Charles S. Roberts Awards Pending, Plus Wargames for Two from Worthington, Hollandspiele & GMT

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by Candice Harris

• In June 2020, I posted an article announcing the exciting comeback of the Charles S. Roberts Awards for Excellence in Conflict Simulation after seven years of inactivity. Well, today I’m happy to report that the results are in and will be announced on October 25, 2020 at 8 p.m. EDT (UTC-4) on the No Enemies Here YouTube channel. Thanks to everyone who submitted votes and the CSR Awards team who compiled the results!

The presenters for the CSR Awards include Trevor Bender, Fritz Bronner, Jack Greene, Jan Heinemann, Mark Herman, Lawrence Hung, Steve Jackson, Tim Kask, Derek Landel, Dean Liggett, Riccardo Masini, Bruce Monnin, Marc Miller, Allan Rothberg, Fred Serval, and Kevin Bertram…with a “Candice cameo” where I’ll present the Best Science Fiction or Fantasy Wargame category.

You can check out the list of 2019 nominees on the Charles S. Roberts website and start making your guesses.

In the spirit of the upcoming CSR Awards broadcast, here are a few interesting 2020 wargame releases to check out:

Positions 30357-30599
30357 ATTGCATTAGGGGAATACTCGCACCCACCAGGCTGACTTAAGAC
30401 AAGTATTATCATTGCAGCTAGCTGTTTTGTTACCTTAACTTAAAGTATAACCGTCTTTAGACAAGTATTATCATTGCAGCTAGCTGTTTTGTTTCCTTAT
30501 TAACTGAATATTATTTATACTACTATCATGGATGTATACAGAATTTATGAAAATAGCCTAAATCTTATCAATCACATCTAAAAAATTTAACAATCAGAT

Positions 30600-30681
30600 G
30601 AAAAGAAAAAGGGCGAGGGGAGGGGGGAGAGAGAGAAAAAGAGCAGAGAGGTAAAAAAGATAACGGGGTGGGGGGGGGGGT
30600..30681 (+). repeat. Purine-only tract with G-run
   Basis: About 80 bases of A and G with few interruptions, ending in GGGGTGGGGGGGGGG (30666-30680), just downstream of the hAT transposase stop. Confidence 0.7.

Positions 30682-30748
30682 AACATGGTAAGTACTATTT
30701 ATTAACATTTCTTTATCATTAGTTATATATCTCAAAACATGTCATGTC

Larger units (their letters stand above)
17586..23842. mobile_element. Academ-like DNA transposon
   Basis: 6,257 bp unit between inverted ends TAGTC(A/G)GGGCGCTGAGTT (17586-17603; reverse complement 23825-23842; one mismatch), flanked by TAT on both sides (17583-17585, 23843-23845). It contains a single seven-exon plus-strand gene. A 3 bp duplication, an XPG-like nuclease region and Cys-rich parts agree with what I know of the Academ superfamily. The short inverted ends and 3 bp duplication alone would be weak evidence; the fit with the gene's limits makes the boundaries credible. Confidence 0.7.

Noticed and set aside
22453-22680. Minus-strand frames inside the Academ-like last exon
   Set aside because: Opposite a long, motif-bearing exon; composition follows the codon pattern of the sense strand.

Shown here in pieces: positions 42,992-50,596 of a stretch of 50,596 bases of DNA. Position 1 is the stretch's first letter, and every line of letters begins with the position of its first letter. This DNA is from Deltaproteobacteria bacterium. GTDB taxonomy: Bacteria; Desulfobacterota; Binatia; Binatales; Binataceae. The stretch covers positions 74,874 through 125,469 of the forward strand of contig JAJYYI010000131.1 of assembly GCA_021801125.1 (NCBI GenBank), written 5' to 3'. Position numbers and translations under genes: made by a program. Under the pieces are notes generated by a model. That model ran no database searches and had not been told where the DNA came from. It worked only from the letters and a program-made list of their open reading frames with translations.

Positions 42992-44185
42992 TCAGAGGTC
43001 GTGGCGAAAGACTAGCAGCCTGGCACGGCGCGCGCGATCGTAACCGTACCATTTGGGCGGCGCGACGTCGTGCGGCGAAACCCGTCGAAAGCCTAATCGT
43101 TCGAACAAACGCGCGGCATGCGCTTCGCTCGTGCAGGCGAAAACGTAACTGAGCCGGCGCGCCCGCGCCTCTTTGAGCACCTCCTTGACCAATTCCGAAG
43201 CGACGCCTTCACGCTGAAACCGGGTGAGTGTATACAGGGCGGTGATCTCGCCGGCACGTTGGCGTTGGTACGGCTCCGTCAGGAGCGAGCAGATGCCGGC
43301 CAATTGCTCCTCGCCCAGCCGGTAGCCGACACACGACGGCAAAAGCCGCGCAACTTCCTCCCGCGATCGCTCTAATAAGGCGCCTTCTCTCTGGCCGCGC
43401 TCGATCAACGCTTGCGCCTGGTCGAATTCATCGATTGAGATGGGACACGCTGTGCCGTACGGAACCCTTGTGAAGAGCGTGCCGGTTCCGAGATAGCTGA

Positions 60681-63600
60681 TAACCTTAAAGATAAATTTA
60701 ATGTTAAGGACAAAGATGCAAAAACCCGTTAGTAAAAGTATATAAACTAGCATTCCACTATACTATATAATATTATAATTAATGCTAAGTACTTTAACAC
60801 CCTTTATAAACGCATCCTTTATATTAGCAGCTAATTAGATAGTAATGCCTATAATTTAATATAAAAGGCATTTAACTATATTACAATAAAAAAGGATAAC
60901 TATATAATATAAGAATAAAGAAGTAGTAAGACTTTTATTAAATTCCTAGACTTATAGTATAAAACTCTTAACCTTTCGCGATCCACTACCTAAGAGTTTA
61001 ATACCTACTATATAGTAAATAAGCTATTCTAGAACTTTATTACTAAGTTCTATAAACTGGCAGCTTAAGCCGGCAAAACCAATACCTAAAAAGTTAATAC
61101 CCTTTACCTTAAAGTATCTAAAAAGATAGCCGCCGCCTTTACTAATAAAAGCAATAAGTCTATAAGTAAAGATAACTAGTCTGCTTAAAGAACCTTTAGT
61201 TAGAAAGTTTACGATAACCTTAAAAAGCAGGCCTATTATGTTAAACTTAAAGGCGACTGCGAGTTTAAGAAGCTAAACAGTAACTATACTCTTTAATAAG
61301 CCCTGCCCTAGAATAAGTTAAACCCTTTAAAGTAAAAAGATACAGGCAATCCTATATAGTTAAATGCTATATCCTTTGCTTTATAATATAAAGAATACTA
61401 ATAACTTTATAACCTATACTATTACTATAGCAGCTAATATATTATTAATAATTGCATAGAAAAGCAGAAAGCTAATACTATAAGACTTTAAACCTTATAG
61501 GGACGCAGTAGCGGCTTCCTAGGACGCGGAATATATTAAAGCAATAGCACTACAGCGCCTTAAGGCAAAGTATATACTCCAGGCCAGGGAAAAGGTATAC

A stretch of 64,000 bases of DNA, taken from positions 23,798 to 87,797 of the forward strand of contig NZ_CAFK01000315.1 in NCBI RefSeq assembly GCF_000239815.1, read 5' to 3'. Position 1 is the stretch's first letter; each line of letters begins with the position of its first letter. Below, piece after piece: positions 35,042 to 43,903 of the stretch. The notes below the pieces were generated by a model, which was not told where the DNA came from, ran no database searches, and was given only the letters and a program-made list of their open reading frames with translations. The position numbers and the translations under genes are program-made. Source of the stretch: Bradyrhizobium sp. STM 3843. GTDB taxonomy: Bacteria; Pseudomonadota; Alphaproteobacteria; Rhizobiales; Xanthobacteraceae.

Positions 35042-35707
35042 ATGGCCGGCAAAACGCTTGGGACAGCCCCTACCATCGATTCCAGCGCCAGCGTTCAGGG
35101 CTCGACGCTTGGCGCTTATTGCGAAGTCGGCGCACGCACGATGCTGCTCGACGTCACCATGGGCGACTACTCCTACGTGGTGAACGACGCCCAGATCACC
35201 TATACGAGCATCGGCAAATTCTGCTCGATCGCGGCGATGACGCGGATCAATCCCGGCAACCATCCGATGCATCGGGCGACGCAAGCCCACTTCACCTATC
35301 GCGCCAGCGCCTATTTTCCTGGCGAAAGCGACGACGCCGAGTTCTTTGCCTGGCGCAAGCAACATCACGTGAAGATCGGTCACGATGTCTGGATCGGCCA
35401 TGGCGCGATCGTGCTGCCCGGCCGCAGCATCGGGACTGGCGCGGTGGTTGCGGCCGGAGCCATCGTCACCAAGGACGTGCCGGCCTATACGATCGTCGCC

Worthington Publishing is releasing Maurice Suckling‘s American Civil War-based, card-driven game Chancellorsville 1863. Suckling’s 2019 release Freeman’s Farm 1777 is, coincidentally, one of the 2019 nominees for the CSR Awards’ Best Ancients to Pre-Napoleonic Era Board Wargame category.

Here’s a brief overview of how Suckling’s 2020 follow-up to Freeman’s Farm 1777 works, as described by the publisher:
Chancellorsville 1863 is a card-driven game on the American Civil War Battle of Chancellorsville. Playable by 1 to 2 players in one hour, the game comes with a card-driven solitaire engine. Designed by Maurice Suckling (designer of Freeman’s Farm 1777), the game uses many of the concepts from that game. However, added hidden movement, much more maneuver, and other design tweaks make this a truly unique game.

Each turn, players play one of their three in-hand formation cards to maneuver or attack enemy forces, gaining momentum cubes based on the formation activated. Each formation is a Confederate division or Union corps. Each formation card allows a major and possibly an additional minor activation: major allowing two moves for a formation while the minor allows one move. After each formation moves, combat can occur if a move ends in a location with an enemy formation. Tactic cards may be played during the formation’s activation giving it movement or combat bonuses.